Shallower fine sediments cleared broader swaths from the lake bottom.

Figure 12. Shallower fine sediments cleared broader swaths from the lake bottom.

In contrast, where fine sediment was not as deep, dredging was able to remove a broader swath of fine sediment and expose hard sediments on the lake bottom (Figure 12). Sloughing of shoreline fine sediment will occur here as freshets from the input tributary to the lake increase discharge.

Pre- and post-dredging depths along the thalweg transect in King’s Cove.

Figure 13. Pre- and post-dredging depths along the thalweg transect in King’s Cove.

Pre- and post-dredging depths along the thalweg transect in Cranberry Cove.

Figure 14. Pre- and post-dredging depths along the thalweg transect in Cranberry Cove.

As one of the goals for this dredging project, the thalweg transect depth was increased from the furthest upstream point in a tributary to the lake. Difference in depth along each transect was measured before and after dredging in King’s Cove (Figure 13). Dredging depth along the King’s Cove thalweg transect increased an average of two to two-and-a-half feet.

Similarly, the thalweg transect depth at Cranberry Cove was increased, on average, between two and two-and-a-half feet (Figure 14). The hard sediment depth is fairly uniform in Cranberry Cove once the dredging distance was about 150 feet from the upper end of the dredging zone.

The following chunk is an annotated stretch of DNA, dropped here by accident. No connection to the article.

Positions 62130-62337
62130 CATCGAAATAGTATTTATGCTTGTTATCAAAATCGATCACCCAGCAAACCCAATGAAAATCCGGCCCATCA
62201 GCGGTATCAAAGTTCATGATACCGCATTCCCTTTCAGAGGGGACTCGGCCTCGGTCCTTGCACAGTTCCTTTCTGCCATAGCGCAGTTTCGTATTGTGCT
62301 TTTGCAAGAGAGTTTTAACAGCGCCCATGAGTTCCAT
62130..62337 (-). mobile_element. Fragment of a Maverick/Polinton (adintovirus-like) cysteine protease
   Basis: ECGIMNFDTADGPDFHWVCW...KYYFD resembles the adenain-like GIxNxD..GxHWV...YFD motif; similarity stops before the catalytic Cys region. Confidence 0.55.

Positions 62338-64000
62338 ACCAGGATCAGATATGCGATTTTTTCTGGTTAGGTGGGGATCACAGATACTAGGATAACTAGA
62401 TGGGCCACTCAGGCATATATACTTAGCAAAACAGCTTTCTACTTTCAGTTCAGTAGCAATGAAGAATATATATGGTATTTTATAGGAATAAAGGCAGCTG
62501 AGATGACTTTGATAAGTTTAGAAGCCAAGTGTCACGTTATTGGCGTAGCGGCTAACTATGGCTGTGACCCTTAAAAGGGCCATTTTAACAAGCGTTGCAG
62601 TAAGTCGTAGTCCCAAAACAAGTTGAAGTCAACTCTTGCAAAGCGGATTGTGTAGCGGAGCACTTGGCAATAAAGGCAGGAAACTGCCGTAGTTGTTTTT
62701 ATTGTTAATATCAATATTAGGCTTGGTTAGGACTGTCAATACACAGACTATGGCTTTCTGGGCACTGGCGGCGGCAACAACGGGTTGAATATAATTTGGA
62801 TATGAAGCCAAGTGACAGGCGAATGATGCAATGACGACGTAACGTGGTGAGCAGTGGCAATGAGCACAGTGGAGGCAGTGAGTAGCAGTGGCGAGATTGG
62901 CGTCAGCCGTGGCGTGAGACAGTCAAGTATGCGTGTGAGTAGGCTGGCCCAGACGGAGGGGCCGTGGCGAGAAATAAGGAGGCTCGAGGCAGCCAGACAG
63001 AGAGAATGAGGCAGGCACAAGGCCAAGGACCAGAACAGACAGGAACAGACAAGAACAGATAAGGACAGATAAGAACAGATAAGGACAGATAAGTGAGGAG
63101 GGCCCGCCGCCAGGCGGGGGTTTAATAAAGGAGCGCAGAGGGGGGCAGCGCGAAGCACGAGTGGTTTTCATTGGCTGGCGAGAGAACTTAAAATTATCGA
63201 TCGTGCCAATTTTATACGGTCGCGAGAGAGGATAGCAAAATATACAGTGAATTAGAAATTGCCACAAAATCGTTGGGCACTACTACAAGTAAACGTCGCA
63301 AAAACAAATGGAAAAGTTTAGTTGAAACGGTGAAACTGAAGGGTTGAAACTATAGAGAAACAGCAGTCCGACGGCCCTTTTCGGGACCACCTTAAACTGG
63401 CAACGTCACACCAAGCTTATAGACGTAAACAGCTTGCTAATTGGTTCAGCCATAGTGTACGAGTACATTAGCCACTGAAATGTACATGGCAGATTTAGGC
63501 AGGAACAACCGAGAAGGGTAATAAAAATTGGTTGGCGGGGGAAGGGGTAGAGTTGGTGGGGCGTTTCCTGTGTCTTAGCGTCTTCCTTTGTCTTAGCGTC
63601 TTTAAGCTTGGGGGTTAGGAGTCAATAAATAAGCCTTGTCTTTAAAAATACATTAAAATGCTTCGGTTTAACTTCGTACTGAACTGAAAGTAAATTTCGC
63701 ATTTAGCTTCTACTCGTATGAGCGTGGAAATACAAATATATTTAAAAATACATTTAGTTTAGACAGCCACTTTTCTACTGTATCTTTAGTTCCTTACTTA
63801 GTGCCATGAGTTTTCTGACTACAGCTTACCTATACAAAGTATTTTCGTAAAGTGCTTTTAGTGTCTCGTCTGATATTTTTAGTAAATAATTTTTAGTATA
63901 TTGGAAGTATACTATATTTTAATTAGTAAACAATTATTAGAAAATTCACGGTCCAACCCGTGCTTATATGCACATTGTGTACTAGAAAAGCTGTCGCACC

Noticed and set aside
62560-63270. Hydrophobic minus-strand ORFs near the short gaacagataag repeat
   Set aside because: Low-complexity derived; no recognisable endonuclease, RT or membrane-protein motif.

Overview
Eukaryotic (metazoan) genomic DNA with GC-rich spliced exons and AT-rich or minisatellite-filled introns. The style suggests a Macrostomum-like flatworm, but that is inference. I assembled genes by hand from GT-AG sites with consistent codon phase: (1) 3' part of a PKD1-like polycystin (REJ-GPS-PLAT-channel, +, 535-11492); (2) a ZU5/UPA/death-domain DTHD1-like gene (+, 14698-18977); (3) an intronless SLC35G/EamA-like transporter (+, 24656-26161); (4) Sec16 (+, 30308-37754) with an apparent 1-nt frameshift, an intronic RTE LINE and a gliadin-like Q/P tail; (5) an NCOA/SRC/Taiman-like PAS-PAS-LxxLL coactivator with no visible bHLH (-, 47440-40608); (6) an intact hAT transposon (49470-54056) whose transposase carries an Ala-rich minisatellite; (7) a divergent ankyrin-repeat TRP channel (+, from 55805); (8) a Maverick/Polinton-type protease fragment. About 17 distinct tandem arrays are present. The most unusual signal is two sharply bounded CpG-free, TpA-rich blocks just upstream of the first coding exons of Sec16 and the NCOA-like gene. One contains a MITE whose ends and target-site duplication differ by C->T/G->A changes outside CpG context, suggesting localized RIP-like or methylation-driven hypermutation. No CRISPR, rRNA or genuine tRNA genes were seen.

Dredging improved water depth along transect dredge lines in both Cranberry Cove and King’s Cove. Increased water depth enabled better access to inflow tributaries for winter steelhead, coho salmon, and resident cutthroat. In addition, exposing hard sediment is expected to produce a more diverse benthic community than the current one dominated by amphipods, dipterans and worms. In-lake spawning habitat has been expanded by clearing fine sediment from the hard sediment. Ecological function has been restored at multiple trophic levels and both food base and fishery have the chance to improve.

Recreational opportunities in the coves affected by fine sediment and shallow depths in the 30 years since initial dredging should improve with the removal of the sediment, allowing better access, swimming, fishing, and aesthetics. The successful outcomes from removing fine sediment from Lake Limerick coves suggest that periodic dredging can benefit both fisheries and recreation.

1Tetra Tech, Inc. Center for Ecological Sciences
1420 Fifth Avenue, Suite 550
Seattle, WA  98101

2Marine Industrial Construction
10050 SW Wilsonville Road
Wilsonville, OR  97070